You’ve probably heard the sales pitch by now: Idaho won’t be whole until it seizes control of its federal lands. As Better Idaho (among many, many others) has made perfectly clear, the transfer of public lands is the tea party’s worst idea right behind secession.
With that in mind, let’s just call it Secession Lite.
So who’s behind this ill-fated movement? So far it’s the fringe of the Republican Party. On Tuesday, Aug. 25, failed gubernatorial candidate Russ Fulcher will host a fundraiser at his house to fight against the middle-class and the public lands that define us as Westerners.
The fundraiser, which is falsely billed as a discussion about “better access, better management, and a brighter future for our children,” purports to feature three so-called “special guests.”
Here they are:
Idaho County Commissioner Jim Chmelik (center)
Chmelik has made a career of Secession Lite. He ran for Lt. Governor on the singular plank of land transfer. Now he’s pushing his new group, the Western Landmark Foundation (WLF). Chmelik started the organization shortly after it became public that the leader of Utah’s Secession Lite movement was paying himself $95,000 a year as head of the American Lands Council.
The meeting at Fulcher’s house is a fundraiser for the WLF, an organization created to sue the American people out of our public lands. That’s going to be an expensive endeavor considering it’s unconstitutional. Chmelik knows this. That’s why he’s glad-handing at Fulcher’s house in hopes of getting the attention of deep pockets. Really deep pockets. Then, cha-ching!
As reported in the Mohave Valley Daily News:
“(Jim Chmelik) said petroleum executives Charles and David Koch are also interested in the state land transfer efforts, possibly contributing millions of dollars.”
Sec. of State Lawerence Denney (cancelled)
Denney has a long history of coveting land that belongs to the citizens of the United States. Before being elected as Secretary of State, he was the co-chair of a legislative committee that secretly hired a lawyer to study the validity of suing the American people out of our public lands. Two years and more than $100,000 later, the committee concluded the idea was a fool’s errand.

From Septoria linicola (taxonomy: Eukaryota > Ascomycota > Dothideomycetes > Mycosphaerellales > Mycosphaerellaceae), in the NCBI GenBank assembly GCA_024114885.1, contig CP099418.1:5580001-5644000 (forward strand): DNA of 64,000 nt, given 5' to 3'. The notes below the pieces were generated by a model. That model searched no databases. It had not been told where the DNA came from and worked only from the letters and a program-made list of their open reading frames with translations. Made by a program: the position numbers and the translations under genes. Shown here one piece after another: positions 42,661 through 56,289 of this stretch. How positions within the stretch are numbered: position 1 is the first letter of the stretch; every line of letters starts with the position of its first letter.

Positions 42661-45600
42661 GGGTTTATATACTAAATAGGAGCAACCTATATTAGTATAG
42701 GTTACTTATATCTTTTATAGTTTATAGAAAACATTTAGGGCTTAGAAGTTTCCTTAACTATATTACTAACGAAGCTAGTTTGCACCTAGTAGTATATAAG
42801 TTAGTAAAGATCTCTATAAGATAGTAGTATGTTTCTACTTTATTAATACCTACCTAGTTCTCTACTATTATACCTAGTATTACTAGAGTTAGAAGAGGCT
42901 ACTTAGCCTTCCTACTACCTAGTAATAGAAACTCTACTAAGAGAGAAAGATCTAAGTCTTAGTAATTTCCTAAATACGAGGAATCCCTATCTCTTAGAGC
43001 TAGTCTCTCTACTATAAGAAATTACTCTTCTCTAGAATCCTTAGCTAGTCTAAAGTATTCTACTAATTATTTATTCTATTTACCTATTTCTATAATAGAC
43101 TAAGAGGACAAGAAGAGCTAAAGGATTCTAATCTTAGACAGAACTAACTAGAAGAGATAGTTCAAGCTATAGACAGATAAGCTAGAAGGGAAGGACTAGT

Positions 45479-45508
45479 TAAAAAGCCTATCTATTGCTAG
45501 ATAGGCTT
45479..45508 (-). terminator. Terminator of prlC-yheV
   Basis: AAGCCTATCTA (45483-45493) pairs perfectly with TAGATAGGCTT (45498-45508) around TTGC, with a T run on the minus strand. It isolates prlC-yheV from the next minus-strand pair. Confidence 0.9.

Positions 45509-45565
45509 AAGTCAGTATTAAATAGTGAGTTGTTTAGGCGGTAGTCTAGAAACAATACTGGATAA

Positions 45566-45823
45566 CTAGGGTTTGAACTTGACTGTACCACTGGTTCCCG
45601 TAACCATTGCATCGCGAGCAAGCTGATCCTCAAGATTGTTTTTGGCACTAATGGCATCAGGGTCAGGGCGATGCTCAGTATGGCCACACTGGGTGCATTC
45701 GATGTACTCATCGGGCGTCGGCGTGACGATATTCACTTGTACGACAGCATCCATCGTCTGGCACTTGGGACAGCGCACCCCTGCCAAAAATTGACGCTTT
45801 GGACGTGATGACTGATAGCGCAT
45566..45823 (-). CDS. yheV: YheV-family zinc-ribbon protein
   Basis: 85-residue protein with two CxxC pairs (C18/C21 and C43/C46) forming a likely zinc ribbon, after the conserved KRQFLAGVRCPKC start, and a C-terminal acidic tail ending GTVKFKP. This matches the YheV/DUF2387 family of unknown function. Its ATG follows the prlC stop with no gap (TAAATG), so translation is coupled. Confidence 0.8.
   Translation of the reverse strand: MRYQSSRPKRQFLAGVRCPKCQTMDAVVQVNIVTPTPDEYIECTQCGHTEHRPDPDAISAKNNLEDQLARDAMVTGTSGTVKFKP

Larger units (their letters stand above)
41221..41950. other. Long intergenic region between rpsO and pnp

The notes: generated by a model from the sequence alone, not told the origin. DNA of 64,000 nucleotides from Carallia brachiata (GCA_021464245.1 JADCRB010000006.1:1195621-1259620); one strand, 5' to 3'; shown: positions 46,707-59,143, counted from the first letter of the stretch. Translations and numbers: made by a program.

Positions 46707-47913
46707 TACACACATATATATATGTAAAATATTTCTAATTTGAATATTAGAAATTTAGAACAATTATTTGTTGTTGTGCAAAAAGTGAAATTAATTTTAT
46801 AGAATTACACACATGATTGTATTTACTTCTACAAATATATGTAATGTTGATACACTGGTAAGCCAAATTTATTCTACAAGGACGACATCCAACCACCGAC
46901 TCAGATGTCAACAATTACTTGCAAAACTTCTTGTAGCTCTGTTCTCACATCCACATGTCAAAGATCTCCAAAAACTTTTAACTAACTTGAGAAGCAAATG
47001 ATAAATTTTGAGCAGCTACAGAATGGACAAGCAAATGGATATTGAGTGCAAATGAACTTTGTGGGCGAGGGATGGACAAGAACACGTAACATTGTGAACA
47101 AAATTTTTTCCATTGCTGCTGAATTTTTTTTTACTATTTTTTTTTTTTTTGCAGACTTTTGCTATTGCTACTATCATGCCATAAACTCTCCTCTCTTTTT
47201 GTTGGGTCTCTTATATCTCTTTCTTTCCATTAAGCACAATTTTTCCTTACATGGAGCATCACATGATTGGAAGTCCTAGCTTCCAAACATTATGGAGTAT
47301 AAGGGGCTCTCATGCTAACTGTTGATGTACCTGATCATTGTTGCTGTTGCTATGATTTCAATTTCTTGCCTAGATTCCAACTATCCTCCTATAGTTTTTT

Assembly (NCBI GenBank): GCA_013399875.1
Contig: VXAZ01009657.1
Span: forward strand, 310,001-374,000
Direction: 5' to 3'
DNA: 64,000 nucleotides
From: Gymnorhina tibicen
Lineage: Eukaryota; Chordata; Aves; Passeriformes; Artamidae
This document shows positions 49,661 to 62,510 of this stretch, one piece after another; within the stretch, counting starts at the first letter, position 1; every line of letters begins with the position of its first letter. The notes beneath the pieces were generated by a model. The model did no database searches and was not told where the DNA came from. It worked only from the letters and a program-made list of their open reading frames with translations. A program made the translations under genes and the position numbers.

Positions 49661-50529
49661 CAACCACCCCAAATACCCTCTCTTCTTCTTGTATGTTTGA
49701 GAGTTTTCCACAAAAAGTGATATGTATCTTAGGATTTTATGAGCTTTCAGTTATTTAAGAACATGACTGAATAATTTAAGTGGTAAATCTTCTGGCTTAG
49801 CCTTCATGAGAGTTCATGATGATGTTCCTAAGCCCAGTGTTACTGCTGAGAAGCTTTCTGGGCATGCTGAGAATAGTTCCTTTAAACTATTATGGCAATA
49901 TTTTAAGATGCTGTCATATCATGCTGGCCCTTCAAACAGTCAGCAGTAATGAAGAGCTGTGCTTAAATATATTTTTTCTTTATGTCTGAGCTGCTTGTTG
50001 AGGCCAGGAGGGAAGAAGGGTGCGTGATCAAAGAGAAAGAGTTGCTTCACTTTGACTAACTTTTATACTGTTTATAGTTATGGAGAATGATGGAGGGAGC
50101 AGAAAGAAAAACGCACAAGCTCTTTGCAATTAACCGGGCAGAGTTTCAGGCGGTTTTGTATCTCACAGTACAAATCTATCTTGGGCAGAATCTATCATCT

He was supposed to be a “special guest” at the fundraiser, but apparently his experiences on the committee taught him that Secession Lite is a waste of time and money. At least we hope so. He cited a scheduling conflict for his absence.
Rep. Raul Labrador (left)
Rep. Labrador used to dismiss Secession Lite, favoring his legislation titled “Self-Sufficient Community Lands Act.” However, it seems like those days are over. Now, as Sen. Rand Paul’s western campaign chairman, Labrador has to heel at the feet of Paul who said last month, in the presence of the criminal Cliven Bundy (right photo, on left):
“You run into problems now with the federal government being, you know, this bully — this big huge government bully. You would have less of that if you had more local ownership of the land. State ownership would be better, but even better would be private ownership.”
Goodbye Community Lands Act, hello Secession Lite.
The Fulcher fundraiser
Perhaps nothing is more telling about the Secession Lite movement than the way they talk about public lands. Don’t forget, the special guests at Tuesday’s fundraiser are politicians. If these folks really wanted to understand public lands, the special guests should be resource specialists, scientists and professional land mangers.
No. That’s boring. It’s more fun to talk about Secession Lite.
That leads to some pretty basic misunderstandings about our public lands. Take the Facebook cover photo for the Jim Chmelik fundraiser above. On the left is a deciduous forest that flourishes back east. On the right in a coniferous forest, which is the type of forest we have in Idaho. Eastern forests are much wetter than western forests. Consequently, they burn much less than western forests.
If the message here is, “We want Idaho to be just like the East,” it’s not a surprise. Secession Lite advocates like the American Lands Council and Jim Chmelik (who’s from Maryland) are big fans of the eastern land ownership pattern.